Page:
Newt Gingrich

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I was very disappointed with Newt Gingrich’s comments about Palestinian statehood on US television. Generally speaking I have been disappointed with the tone that has been struck in the Presidential campaigns in the US. It is a strange paradox, but there is a real gulf in the United States between people who understand politics and people who do not. Someone who understood politics very well and could be a decent President would almost always appear unelectable to the vast majority of the electorate who choose Presidential according to how white their teeth are or how well they can throw a baseball. You have to pander to this vast swathe of the American general public before you get the golden ticket to the White House. It is once you are sworn in that the real work of making you a President begins. When I first thought about Barak Obama after his election, he was juvenile, celebrity-influenced and playing it for laughs. It took the US Government two years to make him the impressive figure he is now – mature, intelligent, sensible, and capable. A similar story can be told in England – David Cameron once admitted it was only in May this year, a full twelve months after his election, that he actually worked out how his role as Prime Minister functioned. It would appear that both in the US and UK, you only work out the job of top dog after a year or two of actually having been in it, and having faced the real stresses and pressures of it. There is no simulation or training that can prepare you for it, and generally an President or Prime Minster only hits form after 12 months in at least.

Newt Gingrich is not even remotely Presidential, and I am saying this as someone who is not saying he is not a Republican. Whilst he may need to pander to the vagaries of the general public in the US, and appear viable to them, he should also remember men like Rupert Murdoch who are already on the strata he hopes to join, and remember that people there will also cast a critical eye over his performance to see if this rough diamond will someday be polishable into something that can be worked with. I cannot speak to Rupert but in this commentator’s eyes at least Newt is not the solution we are looking for.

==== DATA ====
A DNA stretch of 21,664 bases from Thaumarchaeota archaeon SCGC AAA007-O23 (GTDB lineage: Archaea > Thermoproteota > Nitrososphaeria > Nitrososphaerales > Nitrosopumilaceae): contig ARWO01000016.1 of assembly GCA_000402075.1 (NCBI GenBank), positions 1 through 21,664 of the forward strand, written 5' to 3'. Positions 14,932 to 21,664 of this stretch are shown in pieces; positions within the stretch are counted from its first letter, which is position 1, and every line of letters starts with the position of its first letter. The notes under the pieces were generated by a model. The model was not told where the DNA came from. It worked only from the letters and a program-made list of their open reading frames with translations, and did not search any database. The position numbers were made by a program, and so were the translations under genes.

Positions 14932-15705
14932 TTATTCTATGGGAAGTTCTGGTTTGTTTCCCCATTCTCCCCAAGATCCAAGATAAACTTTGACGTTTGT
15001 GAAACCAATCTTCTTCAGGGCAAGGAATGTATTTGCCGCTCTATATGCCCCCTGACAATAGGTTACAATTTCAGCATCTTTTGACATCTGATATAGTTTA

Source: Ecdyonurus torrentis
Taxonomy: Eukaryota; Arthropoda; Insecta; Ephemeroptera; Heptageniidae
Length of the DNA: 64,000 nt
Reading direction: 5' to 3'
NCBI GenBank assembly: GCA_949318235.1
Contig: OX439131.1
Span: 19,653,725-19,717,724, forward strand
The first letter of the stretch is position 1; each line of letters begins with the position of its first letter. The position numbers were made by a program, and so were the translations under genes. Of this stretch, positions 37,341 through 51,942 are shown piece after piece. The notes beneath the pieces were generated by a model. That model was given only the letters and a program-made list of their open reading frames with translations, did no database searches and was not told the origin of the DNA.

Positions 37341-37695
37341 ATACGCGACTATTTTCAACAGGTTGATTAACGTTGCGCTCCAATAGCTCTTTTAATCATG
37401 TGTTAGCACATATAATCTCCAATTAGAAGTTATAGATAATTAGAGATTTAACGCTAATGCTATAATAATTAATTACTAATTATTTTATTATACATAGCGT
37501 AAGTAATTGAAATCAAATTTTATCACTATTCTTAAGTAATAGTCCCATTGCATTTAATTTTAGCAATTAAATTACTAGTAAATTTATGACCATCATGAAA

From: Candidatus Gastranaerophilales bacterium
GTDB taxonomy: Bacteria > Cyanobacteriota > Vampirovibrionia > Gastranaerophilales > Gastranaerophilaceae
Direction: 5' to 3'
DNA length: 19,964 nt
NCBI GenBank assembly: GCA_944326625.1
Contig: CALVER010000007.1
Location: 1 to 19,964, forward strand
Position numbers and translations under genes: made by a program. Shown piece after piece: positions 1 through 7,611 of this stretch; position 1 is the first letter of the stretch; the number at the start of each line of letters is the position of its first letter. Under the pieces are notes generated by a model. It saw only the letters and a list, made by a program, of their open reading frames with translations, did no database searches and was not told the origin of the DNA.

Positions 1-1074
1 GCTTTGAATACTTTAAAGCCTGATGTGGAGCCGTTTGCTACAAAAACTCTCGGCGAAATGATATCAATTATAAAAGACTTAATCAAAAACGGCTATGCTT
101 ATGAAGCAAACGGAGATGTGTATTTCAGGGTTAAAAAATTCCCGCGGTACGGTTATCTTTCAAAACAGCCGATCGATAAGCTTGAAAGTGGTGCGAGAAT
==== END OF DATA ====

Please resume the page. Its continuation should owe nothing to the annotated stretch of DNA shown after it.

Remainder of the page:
My position is that if it isn’t broken, it shouldn’t be fixed. I am happy with Obama as he has attentuated to the top flight political exposure we all know exists.

Geroge Monbiot in the Guardian (13/12/2011)

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This is a blog post about George Monbiot’s article in today’s Guardian:

http://www.guardian.co.uk/commentisfree/2011/dec/12/britain-press-fighting-class-war

I found his article fascinating and revealing. I agree with him that the press barons of today are fighting a class war to defend the 1% they belong to against challengers. I think the point he is missing is this: not evberybody can or should have a onmiscient view of society. In fact, nobody has an omniopotent narrative viewpoint in society. Yes, we all speak English and breath the same oxygen, but that does not eman we inhabit the same reality or epistemology.

I think he would benefit from a nuanced way of reading the media. He interprets everything he sees in the press from the POV of a very switched on person who understands capitalist and social forces well. But it is possible when the Daily Mail are writing about asylum seekers, they are not sharing the 1%’s elevated understanding when writing the article – which would be iniquitous. It is possible they are writing from the viewpoint of the lower middle and working classes, and reflecting their reality back to them. In their strata of society there could well be a good deal of resentment of asylum seekers, which is realer on their streets that the more diaphonous, abstract misdeeds of the banking sector.

In the top strata of reality you can understand everything below well, and some of the internal logic of lower strata may seem unfair, immoral or criminal. But to understand things this way is cloistered. You have to understand the top 1%’s viewpoint from their strata, but also understand lower middle and working class viewpoints from withing their stratas as well. In those strata the 1% as seen simply as fat cats (an interesting thought terminating cliche) and it is the benefits cheats who are the real social criminals. Interestingly, if the 1% went to a working mans club to deliver a talk, they would be jeered at and have rotten tomatoes thrown at them. That is because they, despite their privileged position, are objects of ridicule when they think themselves into that strata, to the people who belong on it. Lots of people, including Bill Gates and Rupert Murdoch, have had custard pies thrown at them.

Truth, like reality, is quite subjective on different levels of abstraction. The top 1% can’t really feel guilty about the fact that people want to make sense of life from within their own experience, on council estates and dole offices. And the papers will talk to them on that level because that makes market sense.